by senior meteorologist Georgina Griffiths
The lee trough - what is it?
When westerly winds blow off the Tasman Sea and onto the western Northland coastline, they meet hills and mountains. The highest ground of Northland runs from Tutamoe (1,717 feet high) to Raetea (2,156 feet high), with lower-lying land generally lying south of Dargaville (Figure 1).
Figure 1: Northland map, noting places referred to in the text.
Pressure builds up on the windward side of these ranges, and there is a subsequent area of lower pressure in the lee. This is known as the ‘lee trough’ (Figure 2).
In the case of Northland, the lee trough is likely a hybrid feature, being also formed by daytime heating along the hotter, lee coastline. This is supported by the fact that the lee trough will ‘jump’ offshore once evening comes and disintegrate, once daytime heating is no longer there to support it.
Figure 2: The Northland lee/heat trough (circled in red), as analysed by a MetService forecaster at 3pm, 10 January 2017. It is shown in the hand-drawn analysis as a dashed line – this is the international symbol for a trough, defined as a tongue of low pressure. Note the distortion in isobars at the 2hPa spacing, and the subsequent distortion in wind direction. There is usually a stronger river of wind to seaward of the lee trough, as shown in the 25kt northwesterly wind barb marked offshore Cape Brett. (This was reported in by the author. It is not every day you get your name on a weather map!)
Why does it matter?
Many Auckland boaties head north for the summer break, up to the Bay of Islands and sometimes beyond, to the Cavalli Islands and Whangaroa Harbour. The prevailing southwest winds should mean a run up the coast. Right? Wrong. While southwest winds are frequently observed through the Hauraki Gulf and up until Sail Rock/the Hen & Chicken Islands, daytime northerly headwinds can often be found from Tutukaka to Cape Brett. Similarly, daytime northwesterlies are common between Cape Bergen and the Cavalli Islands - even when the broad-scale weather map shows southwesterly isobars (such as shown in Figure 3).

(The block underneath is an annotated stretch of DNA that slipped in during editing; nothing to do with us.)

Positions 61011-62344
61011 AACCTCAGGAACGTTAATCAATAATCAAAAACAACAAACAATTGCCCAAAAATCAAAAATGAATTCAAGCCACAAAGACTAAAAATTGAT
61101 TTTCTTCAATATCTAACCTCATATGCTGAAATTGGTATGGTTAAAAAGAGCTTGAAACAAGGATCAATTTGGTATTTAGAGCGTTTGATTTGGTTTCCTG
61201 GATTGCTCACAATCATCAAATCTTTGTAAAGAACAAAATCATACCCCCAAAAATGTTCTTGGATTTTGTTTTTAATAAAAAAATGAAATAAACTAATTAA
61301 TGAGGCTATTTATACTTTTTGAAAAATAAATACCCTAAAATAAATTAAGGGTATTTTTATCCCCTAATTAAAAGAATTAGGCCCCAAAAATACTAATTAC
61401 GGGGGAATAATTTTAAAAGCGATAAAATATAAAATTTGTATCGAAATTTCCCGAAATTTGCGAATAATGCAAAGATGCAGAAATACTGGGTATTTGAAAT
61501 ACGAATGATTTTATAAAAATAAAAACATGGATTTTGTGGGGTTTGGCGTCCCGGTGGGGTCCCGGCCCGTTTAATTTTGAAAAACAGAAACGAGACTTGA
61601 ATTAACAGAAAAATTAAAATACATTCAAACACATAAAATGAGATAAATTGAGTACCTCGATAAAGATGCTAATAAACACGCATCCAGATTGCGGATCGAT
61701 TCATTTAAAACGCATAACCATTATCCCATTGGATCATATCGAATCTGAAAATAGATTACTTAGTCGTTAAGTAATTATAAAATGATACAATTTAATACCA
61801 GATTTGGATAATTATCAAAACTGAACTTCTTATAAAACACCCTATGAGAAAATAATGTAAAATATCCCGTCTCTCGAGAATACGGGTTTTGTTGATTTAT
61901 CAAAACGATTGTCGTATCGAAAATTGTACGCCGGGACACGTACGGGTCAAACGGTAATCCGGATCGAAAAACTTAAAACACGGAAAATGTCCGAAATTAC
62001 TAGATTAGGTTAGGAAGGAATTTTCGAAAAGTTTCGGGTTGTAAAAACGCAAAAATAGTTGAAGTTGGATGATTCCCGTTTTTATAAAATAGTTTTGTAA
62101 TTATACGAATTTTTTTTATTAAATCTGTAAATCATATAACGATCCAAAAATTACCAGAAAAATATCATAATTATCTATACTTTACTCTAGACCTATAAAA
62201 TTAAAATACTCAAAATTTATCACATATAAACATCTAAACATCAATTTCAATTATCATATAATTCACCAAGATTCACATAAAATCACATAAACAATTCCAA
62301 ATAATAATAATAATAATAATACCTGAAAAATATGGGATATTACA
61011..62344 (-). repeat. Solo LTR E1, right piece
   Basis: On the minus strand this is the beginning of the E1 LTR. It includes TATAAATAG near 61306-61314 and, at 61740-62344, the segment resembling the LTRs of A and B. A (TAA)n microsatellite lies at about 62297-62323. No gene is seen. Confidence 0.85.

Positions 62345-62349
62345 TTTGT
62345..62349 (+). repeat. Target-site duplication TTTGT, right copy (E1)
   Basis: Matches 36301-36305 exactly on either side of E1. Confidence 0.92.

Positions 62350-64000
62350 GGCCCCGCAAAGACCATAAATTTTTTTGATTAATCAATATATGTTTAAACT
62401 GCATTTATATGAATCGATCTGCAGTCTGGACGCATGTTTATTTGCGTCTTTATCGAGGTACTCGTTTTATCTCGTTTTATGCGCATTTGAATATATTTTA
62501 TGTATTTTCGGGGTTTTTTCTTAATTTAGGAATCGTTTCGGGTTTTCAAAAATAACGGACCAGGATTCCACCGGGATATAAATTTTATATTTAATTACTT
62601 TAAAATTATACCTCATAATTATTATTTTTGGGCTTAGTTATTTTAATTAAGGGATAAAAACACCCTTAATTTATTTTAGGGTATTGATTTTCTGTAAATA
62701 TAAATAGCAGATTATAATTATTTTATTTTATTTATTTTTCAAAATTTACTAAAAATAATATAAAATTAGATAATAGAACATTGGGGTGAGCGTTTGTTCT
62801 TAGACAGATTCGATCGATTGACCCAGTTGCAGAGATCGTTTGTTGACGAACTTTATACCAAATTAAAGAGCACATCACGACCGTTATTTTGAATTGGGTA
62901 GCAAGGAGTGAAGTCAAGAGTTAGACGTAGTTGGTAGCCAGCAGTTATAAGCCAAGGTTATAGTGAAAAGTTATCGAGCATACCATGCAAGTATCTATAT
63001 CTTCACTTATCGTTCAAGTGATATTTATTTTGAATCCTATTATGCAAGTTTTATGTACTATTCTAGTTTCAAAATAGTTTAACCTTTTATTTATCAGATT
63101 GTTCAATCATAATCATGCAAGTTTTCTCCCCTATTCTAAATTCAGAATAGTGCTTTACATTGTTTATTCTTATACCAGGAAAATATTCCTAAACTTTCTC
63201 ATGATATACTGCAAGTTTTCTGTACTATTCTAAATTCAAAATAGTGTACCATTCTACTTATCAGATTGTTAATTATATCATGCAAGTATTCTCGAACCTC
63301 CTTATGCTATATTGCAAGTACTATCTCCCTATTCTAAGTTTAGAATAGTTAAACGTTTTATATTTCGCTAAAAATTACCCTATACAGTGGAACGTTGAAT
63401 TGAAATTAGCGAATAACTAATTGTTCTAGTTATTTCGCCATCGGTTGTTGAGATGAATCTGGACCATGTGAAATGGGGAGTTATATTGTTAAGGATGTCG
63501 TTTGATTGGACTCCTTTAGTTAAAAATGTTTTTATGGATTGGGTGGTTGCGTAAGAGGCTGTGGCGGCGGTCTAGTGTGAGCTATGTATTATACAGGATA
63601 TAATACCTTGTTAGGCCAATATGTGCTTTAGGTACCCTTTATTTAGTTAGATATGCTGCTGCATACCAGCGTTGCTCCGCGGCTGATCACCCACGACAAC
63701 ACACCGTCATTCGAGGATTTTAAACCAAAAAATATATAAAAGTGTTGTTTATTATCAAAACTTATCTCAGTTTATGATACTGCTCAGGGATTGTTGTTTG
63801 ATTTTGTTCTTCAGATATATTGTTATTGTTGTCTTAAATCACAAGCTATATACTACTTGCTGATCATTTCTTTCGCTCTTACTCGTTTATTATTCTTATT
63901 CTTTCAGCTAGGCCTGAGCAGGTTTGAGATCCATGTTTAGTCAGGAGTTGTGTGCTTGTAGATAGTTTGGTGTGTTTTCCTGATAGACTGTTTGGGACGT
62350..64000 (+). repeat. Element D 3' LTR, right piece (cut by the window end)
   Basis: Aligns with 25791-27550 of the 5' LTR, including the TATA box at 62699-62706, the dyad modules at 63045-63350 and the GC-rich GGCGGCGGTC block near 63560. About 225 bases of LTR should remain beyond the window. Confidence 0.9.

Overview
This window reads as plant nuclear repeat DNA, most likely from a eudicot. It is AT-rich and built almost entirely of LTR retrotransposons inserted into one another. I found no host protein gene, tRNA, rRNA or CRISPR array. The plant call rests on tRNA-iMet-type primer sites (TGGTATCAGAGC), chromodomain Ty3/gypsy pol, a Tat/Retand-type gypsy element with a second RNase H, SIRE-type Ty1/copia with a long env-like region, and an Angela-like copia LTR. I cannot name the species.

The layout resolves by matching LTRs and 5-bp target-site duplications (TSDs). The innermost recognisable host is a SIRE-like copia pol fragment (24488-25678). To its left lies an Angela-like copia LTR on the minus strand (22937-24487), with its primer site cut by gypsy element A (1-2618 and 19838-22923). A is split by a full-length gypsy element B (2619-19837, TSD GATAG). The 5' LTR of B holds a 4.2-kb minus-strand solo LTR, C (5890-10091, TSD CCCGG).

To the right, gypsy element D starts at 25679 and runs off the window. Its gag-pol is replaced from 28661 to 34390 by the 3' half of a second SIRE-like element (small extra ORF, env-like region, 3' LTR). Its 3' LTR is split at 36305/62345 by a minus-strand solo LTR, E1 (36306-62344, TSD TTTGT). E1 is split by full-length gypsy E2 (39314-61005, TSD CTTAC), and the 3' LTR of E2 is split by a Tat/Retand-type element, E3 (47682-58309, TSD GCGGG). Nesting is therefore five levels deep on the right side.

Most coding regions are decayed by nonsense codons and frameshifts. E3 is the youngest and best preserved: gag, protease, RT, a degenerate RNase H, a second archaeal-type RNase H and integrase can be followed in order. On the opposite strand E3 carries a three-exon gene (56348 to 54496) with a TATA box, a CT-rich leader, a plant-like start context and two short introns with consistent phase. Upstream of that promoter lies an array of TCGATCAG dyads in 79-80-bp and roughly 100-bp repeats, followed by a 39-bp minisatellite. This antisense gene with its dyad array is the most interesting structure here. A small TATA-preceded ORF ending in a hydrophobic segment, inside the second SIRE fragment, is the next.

Figure 3: The broad-scale weather map over New Zealand, as analysed at 1pm, 10 January 2017.
The culprit is, of course, the Northland lee trough. It sets up by about lunchtime each day when the weather map shows modest westerlies. Each evening, like clockwork around 7pm, the lee trough moves offshore (exiting to the east and disintegrating), allowing an evening southwesterly in.
Luckily, the MetService wind modelling handles the summer-time lee trough very well (Figures 4 and 5), even at 8km resolution. If the skipper is aware of the lee trough and the effect it has on the coastal winds during the day, then they can plan their passages accordingly. Basically, a good rule of thumb during the summer months under light southwest winds is to make headway north early in the morning, while the southwesterly is still in play. Those under sail may choose to delay their travel south until the afternoon, once the northwesterly had freshened nicely. This can result in some cracker sails down the coast (Figure 6)!
Lastly, knowledge about the Northland lee trough is very important when anchoring for the night, particularly at the exposed Cavalli Island or the Poor Knights, or even when deciding which side of Whangaruru harbour to anchor in. Forewarned is forearmed, and it usually doesn’t take long for the evening southwesterly to kick in during this type of summer-time situation.
Figure 4: Forecast wind fields for 10 January 2017, run at 8km resolution. Left hand map 8am, right hand map 4pm. The 8am wind field shows a ‘clean’ westerly flow. The 4pm wind field shows the lee trough (marked in red) producing northwest winds along most of the Northland Coast south of Doubtless Bay, extending down to about The Hen and Chickens.
Figure 5: Forecast wind field for 10 January 2017, 8km resolution, at 8pm. The 8pm wind field clearly shows the lee trough jumping offshore, allowing the west to southwest winds to spread across the eastern anchorages. The model wind fields in the following 2 hours (not shown) indicate that the lee trough completely disintegrates, leaving behind a clean southwesterly wind across Northland.
Figure 6: A lovely afternoon run down the Northland coast, with the genniker up.
Did you know?
There are other parts of the New Zealand coastline which frequently develop a lee trough. The Coromandel coast, the Wairarapa coast, and the Marlborough/north Canterbury coastline can all form a lee trough under westerly conditions.